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     How Hill

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To the west of Ludham on the bank of the River Ant is the How Hill estate. It is a pleasant place summer and winter and is a magnet for visitors to the area.

How Hill
The picture above shows How Hill house. It was built in 1904 as a holiday home for the family of Edward Boardman, an architect from Norwich. In 1916, the house was extended and the family moved there as their main home. It stands in formal gardens and has an excellent view over Turf Fen and the River Ant.

The house is now a study center for schools in term times and for adults at other times when you can go there for various courses. It is not normally open to the public except on special occasions and fund raising events. Behind the house is a lovely water garden, known as the Secret Garden, which is open to visitors free of charge. The formal gardens round the house can be visited when there are no schools in residence. You can become a friend of How Hill and thus get special access. There is a tea room and cafe open in the summer months.

The estate which surrounds the house belongs to the Broads Authority and is open all the year round to the public at no charge. (There is a small charge for the nature trail). There are excellent walks in the area and the lawn below the house is ideal for picnics and games. More information about walks is on our walks page.

How Hill

The photograph above shows the view from the lawn just below the house. It is one of the best views in Broadland.. In the photograph below, you can see the moorings at How Hill staithe. How Hill staithe is a public staithe with plenty of free mooring. To the north, the riverside path takes you to two preserved windmills of the skeleton type. After this, the path follows an interesting circular walk through the marshes to Sharp Street. The riverside path to the south connects to various walks and to special habitats created for bitterns and other water birds.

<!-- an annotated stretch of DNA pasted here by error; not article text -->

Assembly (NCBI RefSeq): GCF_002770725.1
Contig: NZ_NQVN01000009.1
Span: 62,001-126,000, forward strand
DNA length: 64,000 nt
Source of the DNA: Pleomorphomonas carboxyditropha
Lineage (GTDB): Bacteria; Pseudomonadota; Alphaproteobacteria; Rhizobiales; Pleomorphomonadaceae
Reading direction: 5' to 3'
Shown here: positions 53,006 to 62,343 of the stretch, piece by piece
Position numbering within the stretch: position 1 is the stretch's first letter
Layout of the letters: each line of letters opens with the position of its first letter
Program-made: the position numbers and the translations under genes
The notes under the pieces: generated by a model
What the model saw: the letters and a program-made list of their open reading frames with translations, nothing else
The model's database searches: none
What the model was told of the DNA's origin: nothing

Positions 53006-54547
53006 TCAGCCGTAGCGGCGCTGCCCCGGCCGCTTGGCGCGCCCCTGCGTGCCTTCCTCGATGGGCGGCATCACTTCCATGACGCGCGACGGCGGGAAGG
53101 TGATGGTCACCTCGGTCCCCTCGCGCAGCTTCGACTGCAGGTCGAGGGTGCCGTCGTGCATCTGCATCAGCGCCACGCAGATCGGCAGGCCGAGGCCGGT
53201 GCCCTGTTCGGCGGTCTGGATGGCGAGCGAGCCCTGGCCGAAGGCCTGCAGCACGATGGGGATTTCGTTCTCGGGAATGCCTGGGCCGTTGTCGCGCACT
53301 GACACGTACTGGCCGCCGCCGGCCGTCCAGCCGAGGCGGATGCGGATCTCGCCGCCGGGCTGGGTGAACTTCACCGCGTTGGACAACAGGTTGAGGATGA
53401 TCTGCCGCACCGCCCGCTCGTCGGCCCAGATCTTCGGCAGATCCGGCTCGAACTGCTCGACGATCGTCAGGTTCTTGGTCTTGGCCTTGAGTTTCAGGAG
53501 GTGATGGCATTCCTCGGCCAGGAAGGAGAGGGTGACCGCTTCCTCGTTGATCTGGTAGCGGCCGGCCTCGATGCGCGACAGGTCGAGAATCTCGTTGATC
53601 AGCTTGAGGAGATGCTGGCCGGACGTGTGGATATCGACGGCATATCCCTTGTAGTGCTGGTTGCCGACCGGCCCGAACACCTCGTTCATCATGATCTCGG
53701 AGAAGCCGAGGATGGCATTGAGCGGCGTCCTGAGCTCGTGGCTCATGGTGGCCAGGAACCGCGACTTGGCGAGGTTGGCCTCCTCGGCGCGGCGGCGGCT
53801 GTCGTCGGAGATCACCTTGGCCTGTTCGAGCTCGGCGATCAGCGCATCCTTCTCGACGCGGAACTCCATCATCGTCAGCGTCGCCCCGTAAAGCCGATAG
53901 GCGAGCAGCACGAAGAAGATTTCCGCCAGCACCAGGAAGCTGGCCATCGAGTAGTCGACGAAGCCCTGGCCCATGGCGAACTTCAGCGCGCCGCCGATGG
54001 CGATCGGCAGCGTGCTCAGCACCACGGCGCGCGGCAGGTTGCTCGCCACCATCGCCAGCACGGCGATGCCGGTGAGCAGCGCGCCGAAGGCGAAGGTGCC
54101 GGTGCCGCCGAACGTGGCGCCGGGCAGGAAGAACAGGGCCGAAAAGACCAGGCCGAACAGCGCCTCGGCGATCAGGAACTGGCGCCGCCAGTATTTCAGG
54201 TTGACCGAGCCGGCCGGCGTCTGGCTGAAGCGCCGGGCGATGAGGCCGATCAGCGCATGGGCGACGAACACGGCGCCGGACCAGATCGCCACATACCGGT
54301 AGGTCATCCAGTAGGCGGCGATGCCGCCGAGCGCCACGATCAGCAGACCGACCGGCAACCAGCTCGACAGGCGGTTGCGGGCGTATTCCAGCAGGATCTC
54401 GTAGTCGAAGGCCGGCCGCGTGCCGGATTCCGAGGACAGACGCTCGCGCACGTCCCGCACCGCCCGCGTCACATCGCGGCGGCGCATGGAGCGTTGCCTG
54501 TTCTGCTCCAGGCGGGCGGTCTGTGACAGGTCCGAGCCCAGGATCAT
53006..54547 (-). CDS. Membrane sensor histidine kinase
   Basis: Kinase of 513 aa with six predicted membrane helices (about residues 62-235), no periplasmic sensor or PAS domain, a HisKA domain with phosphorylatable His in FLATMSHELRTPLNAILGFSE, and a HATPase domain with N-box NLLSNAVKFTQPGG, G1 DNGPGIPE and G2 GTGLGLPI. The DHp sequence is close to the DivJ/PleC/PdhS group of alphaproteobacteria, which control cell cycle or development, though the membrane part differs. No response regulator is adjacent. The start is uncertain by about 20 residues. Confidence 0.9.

How Hill staithe

Next to the staithe and not far from the house is Toad Hole cottage. The cottage is preserved as a museum and shows the life of a marshman living and working in this area. Well worth a visit and free. There is also a nature trail which starts from the museum. There is a small charge for this. It is a good trail and in early summer you may well see the rare swallowtail butterfly, the largest in Britain. The museum and nature trail are closed in winter, but the estate is open all year round.

Toad Hole
Toad Hole Cottage now a Museum
Candelabra Primulas
Candelabra Primulas in the Water Garden

water gardens

The pictures above show the How Hill water gardens in spring. (Sometimes called the Secret Garden). These gardens are open all year round and are free to visit.

The entrance to the Secret Garden can be a bit of a secret in itself. To find it, follow the track behind the house until you almost reach the road. The entrance is a small gate on the left into the wood. It has a signpost. Near here you will find the tea room and also the Olympic Oak carving.

olympic oak
                        of the carving
The Olympic Oak behind How Hill House near the tearoom and entrance to the Secret Garden.

You can walk into Ludham Village from How Hill and the walk takes about 25 mins on interesting footpaths. See our walks page for details of all the walks from How Hill.

There is a car park close to the house, so access to the site is easy by both car and boat.

For a history of How Hill and the Boardman Family in pictures just click here.

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